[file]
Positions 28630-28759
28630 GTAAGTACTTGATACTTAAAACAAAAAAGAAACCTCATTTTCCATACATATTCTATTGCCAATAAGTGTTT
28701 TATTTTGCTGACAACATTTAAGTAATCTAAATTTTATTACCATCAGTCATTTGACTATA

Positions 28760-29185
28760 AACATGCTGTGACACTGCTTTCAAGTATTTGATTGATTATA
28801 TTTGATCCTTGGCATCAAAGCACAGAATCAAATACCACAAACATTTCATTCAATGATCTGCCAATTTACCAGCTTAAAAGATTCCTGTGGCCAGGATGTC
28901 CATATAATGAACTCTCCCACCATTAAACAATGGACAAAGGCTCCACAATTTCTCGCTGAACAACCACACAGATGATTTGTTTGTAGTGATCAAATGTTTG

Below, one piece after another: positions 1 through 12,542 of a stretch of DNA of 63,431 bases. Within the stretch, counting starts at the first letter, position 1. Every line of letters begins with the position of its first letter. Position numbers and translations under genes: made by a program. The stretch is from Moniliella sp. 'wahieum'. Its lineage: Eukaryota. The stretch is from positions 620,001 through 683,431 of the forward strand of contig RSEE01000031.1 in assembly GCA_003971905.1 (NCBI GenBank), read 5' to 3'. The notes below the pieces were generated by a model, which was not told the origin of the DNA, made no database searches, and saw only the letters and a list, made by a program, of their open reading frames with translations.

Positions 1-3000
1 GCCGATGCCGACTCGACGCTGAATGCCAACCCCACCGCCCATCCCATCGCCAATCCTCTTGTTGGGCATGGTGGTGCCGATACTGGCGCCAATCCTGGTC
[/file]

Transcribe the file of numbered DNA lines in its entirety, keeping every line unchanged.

Positions 28630-28759
28630 GTAAGTACTTGATACTTAAAACAAAAAAGAAACCTCATTTTCCATACATATTCTATTGCCAATAAGTGTTT
28701 TATTTTGCTGACAACATTTAAGTAATCTAAATTTTATTACCATCAGTCATTTGACTATA

Positions 28760-29185
28760 AACATGCTGTGACACTGCTTTCAAGTATTTGATTGATTATA
28801 TTTGATCCTTGGCATCAAAGCACAGAATCAAATACCACAAACATTTCATTCAATGATCTGCCAATTTACCAGCTTAAAAGATTCCTGTGGCCAGGATGTC
28901 CATATAATGAACTCTCCCACCATTAAACAATGGACAAAGGCTCCACAATTTCTCGCTGAACAACCACACAGATGATTTGTTTGTAGTGATCAAATGTTTG

Below, one piece after another: positions 1 through 12,542 of a stretch of DNA of 63,431 bases. Within the stretch, counting starts at the first letter, position 1. Every line of letters begins with the position of its first letter. Position numbers and translations under genes: made by a program. The stretch is from Moniliella sp. 'wahieum'. Its lineage: Eukaryota. The stretch is from positions 620,001 through 683,431 of the forward strand of contig RSEE01000031.1 in assembly GCA_003971905.1 (NCBI GenBank), read 5' to 3'. The notes below the pieces were generated by a model, which was not told the origin of the DNA, made no database searches, and saw only the letters and a list, made by a program, of their open reading frames with translations.

Positions 1-3000
1 GCCGATGCCGACTCGACGCTGAATGCCAACCCCACCGCCCATCCCATCGCCAATCCTCTTGTTGGGCATGGTGGTGCCGATACTGGCGCCAATCCTGGTC